to him as a sacred duty, lo be prosecuted with re*
doubl' d vigor and to th*.* last extremity, lie will,
llio cerlificule of Ihe magislrHte before whoiil llie I regard il .i» demari'led by rever-
uMplicaiii is verified. I ''I'* “ J^dgiiicnt, chnracler, and
ipplicat
No certificates will be deemed sufficient in any
case unless ihe facts are certified to be within the
personal knowledge of the magistrate or other offi
cer who shall sigri the eerlificate, or the names
and residence ol the witness by whom the facts
are authenticated, be appended to the certificate.
honor, to listen to no terms of nccominodatinn
short of those which Nicholas whould have ex
acted. Ill ihis course the naiional spirit and sen
timent will probably second and aliiiuilaie the new
Emperor, and w iih an enthusiasm .ind unaniinity
even greater t/ian that which supported his father.
It may happen, however, that the withdrawal of
Tlie offici,! charncter an.Uisnaiure ofihe m»g. | ,|,e si,„„g'w,H'a„d slron's hand of .he laleKmpe.
istrate who rrav admMiisrer ihe calh musl he cer-I :.u .... ,,,„b„l.la de«.-lopinenl of iiilerilal
tified by the clerk of the proper court ol record of
his county, under tho seal of the C'jtirt. ^^’hen-
ever the certificate of the officer who authenticates
the signature of the magistrate is not written on
the same sheet of paper w hich contains the signa
ture to be authenticHted, the certificate must be at
tached to said paper by a piece of tape ribbon, the
ends of which must pass under the official seal, so
as to prevent any paper from being improperly at-
taclied to the certificaie.
Applications in behalf of minors should be
mude in their names by their guardian or next
Irif nd. VVhere there are several minors entitled
to the same gratuity, one may make the declara
tion. 'I'he warrant will be ;s.«ued to all jointly.—
In addition to proof of service, as in other cases,
the minor must prove the death of Us father, that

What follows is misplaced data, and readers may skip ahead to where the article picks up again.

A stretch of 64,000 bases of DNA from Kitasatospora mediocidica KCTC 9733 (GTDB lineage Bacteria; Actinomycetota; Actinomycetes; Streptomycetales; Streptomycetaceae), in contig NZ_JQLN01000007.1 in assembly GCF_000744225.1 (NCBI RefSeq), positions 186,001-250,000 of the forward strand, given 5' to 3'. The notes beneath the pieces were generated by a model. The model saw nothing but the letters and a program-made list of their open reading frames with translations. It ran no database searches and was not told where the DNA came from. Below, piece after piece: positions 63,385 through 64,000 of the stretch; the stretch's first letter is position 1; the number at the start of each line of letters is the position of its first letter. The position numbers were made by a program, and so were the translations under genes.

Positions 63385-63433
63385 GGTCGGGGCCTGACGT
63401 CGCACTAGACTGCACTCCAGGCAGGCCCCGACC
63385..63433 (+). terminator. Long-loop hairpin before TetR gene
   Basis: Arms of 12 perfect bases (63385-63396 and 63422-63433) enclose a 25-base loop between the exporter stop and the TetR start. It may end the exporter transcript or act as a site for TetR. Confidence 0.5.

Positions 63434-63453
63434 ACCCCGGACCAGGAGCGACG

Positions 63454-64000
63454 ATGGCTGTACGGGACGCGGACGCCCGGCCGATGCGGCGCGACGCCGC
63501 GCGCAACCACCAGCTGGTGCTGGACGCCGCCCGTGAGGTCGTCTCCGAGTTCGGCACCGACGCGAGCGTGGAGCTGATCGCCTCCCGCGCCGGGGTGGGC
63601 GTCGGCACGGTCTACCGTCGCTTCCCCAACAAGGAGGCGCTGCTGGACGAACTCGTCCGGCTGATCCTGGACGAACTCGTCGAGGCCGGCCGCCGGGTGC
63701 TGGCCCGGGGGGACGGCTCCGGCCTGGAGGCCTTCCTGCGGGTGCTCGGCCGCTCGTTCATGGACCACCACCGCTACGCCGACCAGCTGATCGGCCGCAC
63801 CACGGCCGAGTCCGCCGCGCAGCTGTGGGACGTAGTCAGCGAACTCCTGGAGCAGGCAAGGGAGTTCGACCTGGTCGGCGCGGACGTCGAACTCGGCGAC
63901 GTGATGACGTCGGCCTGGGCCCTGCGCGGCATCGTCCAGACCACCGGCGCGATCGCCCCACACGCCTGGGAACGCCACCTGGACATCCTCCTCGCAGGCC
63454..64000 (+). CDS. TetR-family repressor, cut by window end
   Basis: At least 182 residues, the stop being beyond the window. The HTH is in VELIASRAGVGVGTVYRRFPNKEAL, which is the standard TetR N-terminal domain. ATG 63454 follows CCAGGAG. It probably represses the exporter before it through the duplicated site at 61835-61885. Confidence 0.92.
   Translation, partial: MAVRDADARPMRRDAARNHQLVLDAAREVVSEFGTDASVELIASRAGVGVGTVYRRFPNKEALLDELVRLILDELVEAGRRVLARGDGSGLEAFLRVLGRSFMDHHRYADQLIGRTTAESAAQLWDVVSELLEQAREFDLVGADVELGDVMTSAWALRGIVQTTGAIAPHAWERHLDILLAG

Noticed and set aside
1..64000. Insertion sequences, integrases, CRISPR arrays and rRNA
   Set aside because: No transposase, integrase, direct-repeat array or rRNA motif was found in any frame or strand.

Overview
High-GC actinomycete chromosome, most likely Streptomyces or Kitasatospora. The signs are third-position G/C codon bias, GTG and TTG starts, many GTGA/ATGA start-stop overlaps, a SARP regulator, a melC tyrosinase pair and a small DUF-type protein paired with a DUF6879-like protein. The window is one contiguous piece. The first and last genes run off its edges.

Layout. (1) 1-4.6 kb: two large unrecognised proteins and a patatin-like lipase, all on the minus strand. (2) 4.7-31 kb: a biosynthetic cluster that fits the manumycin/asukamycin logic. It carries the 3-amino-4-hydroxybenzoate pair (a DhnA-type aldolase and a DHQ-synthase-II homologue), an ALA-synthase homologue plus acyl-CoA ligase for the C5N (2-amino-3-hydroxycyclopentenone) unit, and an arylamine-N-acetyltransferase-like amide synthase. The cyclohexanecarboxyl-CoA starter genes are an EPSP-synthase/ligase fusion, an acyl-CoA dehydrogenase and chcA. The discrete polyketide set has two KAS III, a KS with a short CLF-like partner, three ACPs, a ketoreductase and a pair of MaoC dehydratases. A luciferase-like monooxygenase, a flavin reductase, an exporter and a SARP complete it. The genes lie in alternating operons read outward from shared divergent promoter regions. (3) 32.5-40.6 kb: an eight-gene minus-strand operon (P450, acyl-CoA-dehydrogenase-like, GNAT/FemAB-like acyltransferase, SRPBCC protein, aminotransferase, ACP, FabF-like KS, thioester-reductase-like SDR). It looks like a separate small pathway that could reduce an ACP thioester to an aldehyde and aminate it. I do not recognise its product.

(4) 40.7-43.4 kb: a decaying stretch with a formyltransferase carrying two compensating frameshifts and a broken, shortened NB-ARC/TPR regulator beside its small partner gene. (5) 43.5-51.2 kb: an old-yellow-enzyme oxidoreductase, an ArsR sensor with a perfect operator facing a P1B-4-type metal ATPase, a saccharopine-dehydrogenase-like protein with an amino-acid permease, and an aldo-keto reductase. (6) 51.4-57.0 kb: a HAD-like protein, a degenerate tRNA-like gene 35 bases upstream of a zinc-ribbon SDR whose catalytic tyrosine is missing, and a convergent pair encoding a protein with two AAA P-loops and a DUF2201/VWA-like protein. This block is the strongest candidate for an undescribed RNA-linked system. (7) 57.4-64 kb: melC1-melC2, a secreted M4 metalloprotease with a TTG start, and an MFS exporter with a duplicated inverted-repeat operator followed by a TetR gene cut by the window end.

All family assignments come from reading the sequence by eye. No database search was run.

no w'Uj'ow survives him and lhat he and iliose ho
represents are the only minor children of the de-
cen.«:ed.
If a party die before the issue of a warrant to
which he would bo entitled, if living, the right to
said warrant dies with him. In such cases the
warrant b» comes void, and should be canceled,
and the party next entitled in right of the service
claimcd should make an application ; and if there
be no euch party, the grant lapses under the limi
tation of the benificiaries to the bounty. If the
claimant die after the issue of the warrant, the
tit!" thereto vests in his heirs at law in the same |
manner as real estate in the place of the domicile
of the deceased, and can only be assigned or lo
cated by said heirs.
Applications made by Indi.ins must be authen-
t.cated according to the regulations to be prescri
bed by the commissioner ol Indian affairs.
Accompanying the ?bove instruciions are the
necessary forms and declaration, together with an
oflicial copy ol the law.
'PEuiunLE fire in the Pineries of Carolina.
—'Phe passengers on tho Wilmington and Man
chester railroad, in the northern part of South ^
Carolina, enjoyed, on Friday night last, the ex- |
citing aud magnificent spectacle of a fire in the i
woods, extending over a distance of ten miles, and ■
showing first one side, then on the other, and '
frequently on both sides of the road. A passenger {
writes : I
•‘Occasionally the scene rose to tho dignity of!
subl'tniiy. Many a tall yellow pine was on fire
to tho very top, waving in the strong wind like a !
vast plume of flame. Now the flames would crawl ^